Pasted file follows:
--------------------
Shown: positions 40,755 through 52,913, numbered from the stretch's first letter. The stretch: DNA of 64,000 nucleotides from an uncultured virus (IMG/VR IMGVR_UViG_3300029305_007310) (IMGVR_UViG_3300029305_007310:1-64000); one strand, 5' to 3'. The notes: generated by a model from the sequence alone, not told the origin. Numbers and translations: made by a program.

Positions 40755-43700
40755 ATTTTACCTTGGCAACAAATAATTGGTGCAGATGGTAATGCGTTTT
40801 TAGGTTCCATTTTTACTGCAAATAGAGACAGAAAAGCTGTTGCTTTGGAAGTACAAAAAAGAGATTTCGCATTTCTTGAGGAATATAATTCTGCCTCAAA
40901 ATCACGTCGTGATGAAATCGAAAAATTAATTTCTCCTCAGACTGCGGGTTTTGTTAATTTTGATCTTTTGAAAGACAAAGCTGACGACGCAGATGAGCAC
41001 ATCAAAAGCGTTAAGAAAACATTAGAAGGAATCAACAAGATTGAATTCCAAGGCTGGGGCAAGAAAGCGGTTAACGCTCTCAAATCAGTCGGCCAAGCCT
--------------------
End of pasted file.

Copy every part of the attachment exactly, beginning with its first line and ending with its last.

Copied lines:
Shown: positions 40,755 through 52,913, numbered from the stretch's first letter. The stretch: DNA of 64,000 nucleotides from an uncultured virus (IMG/VR IMGVR_UViG_3300029305_007310) (IMGVR_UViG_3300029305_007310:1-64000); one strand, 5' to 3'. The notes: generated by a model from the sequence alone, not told the origin. Numbers and translations: made by a program.

Positions 40755-43700
40755 ATTTTACCTTGGCAACAAATAATTGGTGCAGATGGTAATGCGTTTT
40801 TAGGTTCCATTTTTACTGCAAATAGAGACAGAAAAGCTGTTGCTTTGGAAGTACAAAAAAGAGATTTCGCATTTCTTGAGGAATATAATTCTGCCTCAAA
40901 ATCACGTCGTGATGAAATCGAAAAATTAATTTCTCCTCAGACTGCGGGTTTTGTTAATTTTGATCTTTTGAAAGACAAAGCTGACGACGCAGATGAGCAC
41001 ATCAAAAGCGTTAAGAAAACATTAGAAGGAATCAACAAGATTGAATTCCAAGGCTGGGGCAAGAAAGCGGTTAACGCTCTCAAATCAGTCGGCCAAGCCT